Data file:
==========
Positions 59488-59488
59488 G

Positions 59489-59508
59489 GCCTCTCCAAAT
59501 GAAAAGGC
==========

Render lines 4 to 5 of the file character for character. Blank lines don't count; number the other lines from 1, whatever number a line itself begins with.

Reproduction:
59489 GCCTCTCCAAAT
59501 GAAAAGGC